Orphan Drugs Overview and Regulatory review procedure

  • Varshith Kumar Gubyal .
  • Prakash S Goudanavar
  • Suhana Elangoli
  • Akshay Saj


To treat, prevent, or diagnose a rare condition (such as Huntington's disease, myoclonus disease, Tourette syndrome, etc.), a treatment or vaccination is known as an orphan drug. Although the definition of uncommon diseases differs between countries, most take disease incidence, severity, and the availability of alternative therapy choices into account. The laws and policies that each area or nation adopts determine the laws and policies that apply to a rare disease. ODA (Orphan Drug Act, 1983) has been effectively promoting R and D investments to create new pharmaceutical products for the treatment of rare illnesses for the past 40 years. It has been implemented in a number of nations throughout the world (including the USA, Australia, the European Union, Japan, and others). Incidences of certain diseases have been rising faster than the rate at which new medications are discovered and developed. Most notably, it has been emphasised that China and India, the two most populous nations, lack national laws for orphan drugs and rare illnesses, which might have serious detrimental effects for their patient populations with uncommon diseases.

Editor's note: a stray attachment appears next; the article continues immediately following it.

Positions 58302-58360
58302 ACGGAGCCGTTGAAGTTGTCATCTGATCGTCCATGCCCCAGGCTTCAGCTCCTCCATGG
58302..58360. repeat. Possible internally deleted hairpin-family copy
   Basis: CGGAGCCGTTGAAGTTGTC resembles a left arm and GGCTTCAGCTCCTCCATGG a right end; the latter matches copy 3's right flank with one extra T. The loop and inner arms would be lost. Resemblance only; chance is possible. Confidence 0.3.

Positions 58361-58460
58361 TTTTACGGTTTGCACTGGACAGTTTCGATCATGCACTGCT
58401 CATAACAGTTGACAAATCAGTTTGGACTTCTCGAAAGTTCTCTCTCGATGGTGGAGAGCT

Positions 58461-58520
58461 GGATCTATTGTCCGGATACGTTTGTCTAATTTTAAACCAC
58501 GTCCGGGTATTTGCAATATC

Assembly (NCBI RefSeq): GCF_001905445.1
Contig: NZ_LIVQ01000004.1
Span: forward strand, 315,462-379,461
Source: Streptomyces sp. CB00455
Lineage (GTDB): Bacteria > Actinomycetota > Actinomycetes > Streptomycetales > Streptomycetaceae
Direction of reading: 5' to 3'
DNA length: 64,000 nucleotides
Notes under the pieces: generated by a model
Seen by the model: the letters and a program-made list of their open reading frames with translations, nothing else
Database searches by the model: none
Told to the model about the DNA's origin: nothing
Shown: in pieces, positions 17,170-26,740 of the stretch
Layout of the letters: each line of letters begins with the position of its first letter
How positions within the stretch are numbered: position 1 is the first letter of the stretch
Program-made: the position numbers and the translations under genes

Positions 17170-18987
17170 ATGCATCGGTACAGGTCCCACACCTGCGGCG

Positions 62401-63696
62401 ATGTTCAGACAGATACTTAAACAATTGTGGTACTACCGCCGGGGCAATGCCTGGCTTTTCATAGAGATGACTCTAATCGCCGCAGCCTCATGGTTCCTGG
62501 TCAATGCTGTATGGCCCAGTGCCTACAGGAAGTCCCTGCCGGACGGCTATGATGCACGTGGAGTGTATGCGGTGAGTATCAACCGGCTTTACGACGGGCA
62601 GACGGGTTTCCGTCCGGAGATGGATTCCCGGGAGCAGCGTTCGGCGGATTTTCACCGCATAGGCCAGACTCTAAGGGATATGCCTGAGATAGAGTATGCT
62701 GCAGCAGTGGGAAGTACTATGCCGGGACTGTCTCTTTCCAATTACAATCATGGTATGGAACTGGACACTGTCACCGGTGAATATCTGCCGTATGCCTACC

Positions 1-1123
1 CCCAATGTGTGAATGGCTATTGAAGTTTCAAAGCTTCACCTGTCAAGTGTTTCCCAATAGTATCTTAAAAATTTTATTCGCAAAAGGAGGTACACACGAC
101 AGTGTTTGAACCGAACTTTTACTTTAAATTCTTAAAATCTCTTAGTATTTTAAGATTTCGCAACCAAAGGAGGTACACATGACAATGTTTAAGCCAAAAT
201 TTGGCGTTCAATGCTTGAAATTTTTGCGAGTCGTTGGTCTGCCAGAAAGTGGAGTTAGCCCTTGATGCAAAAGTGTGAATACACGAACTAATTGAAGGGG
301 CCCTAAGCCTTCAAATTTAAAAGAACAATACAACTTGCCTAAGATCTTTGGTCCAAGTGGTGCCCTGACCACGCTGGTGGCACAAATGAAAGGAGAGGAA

Keywords: Orphan disease, Rare disease, Orphan drugs, Incentives, Marketing exclusivity


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How to Cite
Gubyal, V. K., P. S. Goudanavar, S. Elangoli, and A. Saj. “Orphan Drugs Overview and Regulatory Review Procedure”. International Journal of Drug Regulatory Affairs, Vol. 11, no. 2, June 2023, pp. 86-93, doi:10.22270/ijdra.v11i2.609.